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What are the Aims and Issues of Pre-Test Counseling of HIV/AIDS?

What are the Aims and Issues of Pre-Test Counseling of HIV/AIDS?

Owlgen

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The Aim of Pre-Test Counseling.

This counseling is provided to individuals who can be found to be HIV positive or negative based on the medical screening and on the possible personal, medical, social, psychological and legal implications. The information should be passed on in a manner which is easy to understand and is up-to-date. Testing is a positive act that may help in changing risk behaviour. The decision of testing is informed decision where the individual is aware of the possible implications of the test result. Some countries ask for explicit informed consent by law before test takes place, otherwise implicit consent is accepted in case of people look for health care.

The understanding about the policy and consent in every instance must be clear to the individual that when being tested there are limitations of testing. The testing should be done in such a way that minimizes the possibility of disclosure or discrimination. During the screening the individual’s right must be respected and recognized. The counselor must endorse and encourage the rights for both who are tested and who have the access to the records and result, with assured confidentiality at every instance.

Issues in Pre-Test counseling.

The pre-test counseling is based on (1) the personal history of the individual and the risk of having been exposed to HIV,(2) the client’s understanding of HIV/ AIDS with any previous experience of crisis situation.

ASSESSMENT OF RISK.

  • Frequency and type of sexual behaviour specific sexual practices, high risk practices, sex without using condom, unprotected sexual relations or sex with commercial sex workers and drug abuse.
  • Known to be associated with a group of HIV prevalence being with high risk life styles, injecting drugs users where using same syringes, both male and female commercial sex workers, bisexual men.
  • Blood transfusion in the past, organ transplant, administering blood or body products.
  • Exposing to non-sterile invasive procedures such as scarification or tattooing.

ASSESSMENT OF PSYCHOLOGICAL FACTORS AND KNOWLEDGE.

  • What is the reason behind conducting test?
  • The symptoms or particular behaviour of the client that need a concern.
  • The knowledge of the client about the test and its uses.
  • Whether the client is aware of his/her reaction for the positive test result / negative result?
  • The client’s knowledge and his beliefs about HIV and its transmission and relationship to risk behaviour.
  • Who could provide emotional and social support to the client family, friends or anybody else?
  • Whether the client has gone for testing before if yes when, for what reason, where and the reason behind it and its result?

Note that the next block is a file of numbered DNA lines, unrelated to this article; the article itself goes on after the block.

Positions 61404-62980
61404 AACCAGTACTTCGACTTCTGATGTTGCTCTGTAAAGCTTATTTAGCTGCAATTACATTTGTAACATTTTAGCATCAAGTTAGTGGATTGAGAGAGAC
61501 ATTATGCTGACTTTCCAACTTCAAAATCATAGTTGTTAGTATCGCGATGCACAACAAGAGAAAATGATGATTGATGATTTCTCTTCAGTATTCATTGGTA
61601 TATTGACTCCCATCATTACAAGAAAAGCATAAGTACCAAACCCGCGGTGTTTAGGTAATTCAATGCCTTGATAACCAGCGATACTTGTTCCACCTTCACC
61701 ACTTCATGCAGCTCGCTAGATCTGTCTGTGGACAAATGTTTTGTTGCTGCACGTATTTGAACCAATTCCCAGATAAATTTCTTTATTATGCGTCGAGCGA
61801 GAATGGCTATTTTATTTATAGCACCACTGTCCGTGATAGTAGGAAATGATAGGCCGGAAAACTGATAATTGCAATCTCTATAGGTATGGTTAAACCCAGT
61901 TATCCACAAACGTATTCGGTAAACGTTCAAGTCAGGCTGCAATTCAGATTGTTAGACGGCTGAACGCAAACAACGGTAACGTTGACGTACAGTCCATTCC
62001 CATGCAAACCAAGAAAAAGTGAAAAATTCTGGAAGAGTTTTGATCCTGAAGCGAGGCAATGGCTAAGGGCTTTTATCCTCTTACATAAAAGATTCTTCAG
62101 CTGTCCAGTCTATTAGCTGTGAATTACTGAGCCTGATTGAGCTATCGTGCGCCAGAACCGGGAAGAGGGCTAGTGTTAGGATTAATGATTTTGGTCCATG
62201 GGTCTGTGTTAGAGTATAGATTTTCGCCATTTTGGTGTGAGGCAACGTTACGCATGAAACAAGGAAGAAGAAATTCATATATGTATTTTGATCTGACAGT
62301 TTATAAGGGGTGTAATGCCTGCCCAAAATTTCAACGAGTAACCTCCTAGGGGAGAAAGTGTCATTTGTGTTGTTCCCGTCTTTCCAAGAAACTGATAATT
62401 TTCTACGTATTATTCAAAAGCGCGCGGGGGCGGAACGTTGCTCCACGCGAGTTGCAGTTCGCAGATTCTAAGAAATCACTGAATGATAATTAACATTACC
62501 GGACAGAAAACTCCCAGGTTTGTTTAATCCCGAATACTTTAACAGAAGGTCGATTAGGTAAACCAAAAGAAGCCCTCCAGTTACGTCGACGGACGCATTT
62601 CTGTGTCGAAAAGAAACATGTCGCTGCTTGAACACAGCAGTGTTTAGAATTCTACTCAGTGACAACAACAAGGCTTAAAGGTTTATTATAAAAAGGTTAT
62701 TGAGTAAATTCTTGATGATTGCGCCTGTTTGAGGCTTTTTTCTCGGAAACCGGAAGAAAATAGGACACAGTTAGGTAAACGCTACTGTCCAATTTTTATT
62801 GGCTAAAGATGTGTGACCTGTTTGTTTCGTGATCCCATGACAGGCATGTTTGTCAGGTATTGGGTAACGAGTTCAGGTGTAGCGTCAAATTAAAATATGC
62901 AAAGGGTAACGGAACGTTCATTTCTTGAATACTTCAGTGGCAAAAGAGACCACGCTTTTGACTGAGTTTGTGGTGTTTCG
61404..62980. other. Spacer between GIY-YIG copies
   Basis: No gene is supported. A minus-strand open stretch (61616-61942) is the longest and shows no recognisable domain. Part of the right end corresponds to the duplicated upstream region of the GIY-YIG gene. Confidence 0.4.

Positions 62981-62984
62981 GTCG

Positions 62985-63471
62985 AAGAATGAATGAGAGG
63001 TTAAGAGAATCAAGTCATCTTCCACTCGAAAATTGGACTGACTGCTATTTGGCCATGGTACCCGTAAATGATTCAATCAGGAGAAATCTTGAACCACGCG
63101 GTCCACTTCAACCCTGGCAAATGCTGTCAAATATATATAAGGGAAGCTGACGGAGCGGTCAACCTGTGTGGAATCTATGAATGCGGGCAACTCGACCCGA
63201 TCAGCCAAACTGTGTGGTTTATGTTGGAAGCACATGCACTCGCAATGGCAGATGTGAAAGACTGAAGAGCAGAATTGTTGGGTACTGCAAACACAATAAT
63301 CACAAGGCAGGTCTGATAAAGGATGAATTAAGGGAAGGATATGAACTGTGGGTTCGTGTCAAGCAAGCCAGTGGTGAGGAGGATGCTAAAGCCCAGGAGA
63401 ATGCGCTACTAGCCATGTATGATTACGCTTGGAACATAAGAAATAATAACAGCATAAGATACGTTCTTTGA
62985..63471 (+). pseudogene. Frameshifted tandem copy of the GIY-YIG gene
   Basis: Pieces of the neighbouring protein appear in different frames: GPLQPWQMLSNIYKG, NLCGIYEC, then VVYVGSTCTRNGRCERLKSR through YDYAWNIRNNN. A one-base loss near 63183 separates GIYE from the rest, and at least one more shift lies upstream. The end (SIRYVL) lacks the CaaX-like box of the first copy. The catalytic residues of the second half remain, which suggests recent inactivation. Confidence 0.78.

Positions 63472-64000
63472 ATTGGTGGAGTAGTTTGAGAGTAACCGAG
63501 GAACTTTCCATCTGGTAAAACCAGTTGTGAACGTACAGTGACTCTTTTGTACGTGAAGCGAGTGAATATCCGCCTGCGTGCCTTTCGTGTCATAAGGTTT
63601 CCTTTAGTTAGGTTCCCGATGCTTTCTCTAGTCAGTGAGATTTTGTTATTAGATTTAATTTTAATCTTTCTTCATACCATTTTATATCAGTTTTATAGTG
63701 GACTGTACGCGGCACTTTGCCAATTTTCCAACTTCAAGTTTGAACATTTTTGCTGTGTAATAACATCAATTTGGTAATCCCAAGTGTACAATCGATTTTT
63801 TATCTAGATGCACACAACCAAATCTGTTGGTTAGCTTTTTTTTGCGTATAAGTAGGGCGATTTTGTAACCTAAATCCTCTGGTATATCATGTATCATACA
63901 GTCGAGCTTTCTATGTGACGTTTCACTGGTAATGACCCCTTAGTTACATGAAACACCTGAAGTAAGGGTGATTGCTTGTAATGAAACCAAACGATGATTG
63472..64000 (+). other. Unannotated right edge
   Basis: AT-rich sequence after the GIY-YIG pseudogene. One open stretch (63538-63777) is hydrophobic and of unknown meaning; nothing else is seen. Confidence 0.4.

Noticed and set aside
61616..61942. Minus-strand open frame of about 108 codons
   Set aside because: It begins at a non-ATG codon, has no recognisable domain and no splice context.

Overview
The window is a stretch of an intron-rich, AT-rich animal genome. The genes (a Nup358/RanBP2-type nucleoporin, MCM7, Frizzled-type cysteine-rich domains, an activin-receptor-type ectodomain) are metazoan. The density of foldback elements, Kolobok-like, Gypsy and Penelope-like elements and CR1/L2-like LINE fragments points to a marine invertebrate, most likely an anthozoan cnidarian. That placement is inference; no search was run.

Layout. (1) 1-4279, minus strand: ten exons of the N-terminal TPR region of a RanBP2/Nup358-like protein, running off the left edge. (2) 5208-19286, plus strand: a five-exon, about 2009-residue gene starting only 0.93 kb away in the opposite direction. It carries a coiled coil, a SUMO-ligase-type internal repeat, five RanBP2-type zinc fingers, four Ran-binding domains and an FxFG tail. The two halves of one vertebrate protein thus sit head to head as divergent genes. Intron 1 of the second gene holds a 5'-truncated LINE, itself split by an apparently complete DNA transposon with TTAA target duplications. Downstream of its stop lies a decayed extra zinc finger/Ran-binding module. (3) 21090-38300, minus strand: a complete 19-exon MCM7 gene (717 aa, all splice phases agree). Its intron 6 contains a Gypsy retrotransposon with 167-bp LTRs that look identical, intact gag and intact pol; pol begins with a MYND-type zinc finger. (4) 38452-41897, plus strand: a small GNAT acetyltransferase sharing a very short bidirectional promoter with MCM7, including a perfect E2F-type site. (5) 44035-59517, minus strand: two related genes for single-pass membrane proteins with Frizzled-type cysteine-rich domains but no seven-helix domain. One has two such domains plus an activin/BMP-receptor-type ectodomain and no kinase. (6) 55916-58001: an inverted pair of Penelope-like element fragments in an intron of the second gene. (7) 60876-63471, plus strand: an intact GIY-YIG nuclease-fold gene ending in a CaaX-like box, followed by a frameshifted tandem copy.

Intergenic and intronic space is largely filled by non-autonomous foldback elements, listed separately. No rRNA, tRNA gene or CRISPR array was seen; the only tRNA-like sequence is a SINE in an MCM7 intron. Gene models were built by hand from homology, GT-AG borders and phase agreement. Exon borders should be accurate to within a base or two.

After this initial assessment the counselor should be able to discuss client’s understanding level:
  • The meaning of positive or negative result and its consequences.
  • If behaviour is changed how can it help reduce chances of transmission to others.

In pre-test counseling the counselor should make sure that the client is able to cope with the test result, and the changes he will have to make in response to it. The counselor must also encourage the client why to get tested and what purpose will that serve. While inquiring about the personal history of the client the counselor must keep in mind:

  • The client might be too anxious to absorb what counselor says.
  • The client may expect unrealistic expectations about the test.
  • The client, does not realize the reason of questioning on private matters and so is reluctant to answer.
  • Whatever may be the result the client is not willing to change behaviour.

In the pre-test counseling the counselor must tell the client that the first test may have false positive or false negative results occasionally and so supplement tests are important and reliable in case the first test is positive. These facts must bp made clear to the client along with the period when the test may be unable to
assess true infection which is called a window period.

The summery of pre-test counseling must include:

  • Determining the understanding of that person about HIV/AIDS.
  • To provide factual information as per the requirement.
  • Discussing both positive and negative test results in advance.
  • Explain and obtain informed consent.
  • Review of the procedure.
  • Assess how capable is the person to cope with a positive result.
  • Establishing a relationship that would help to create a base for post-test counseling.

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August 30, 2019
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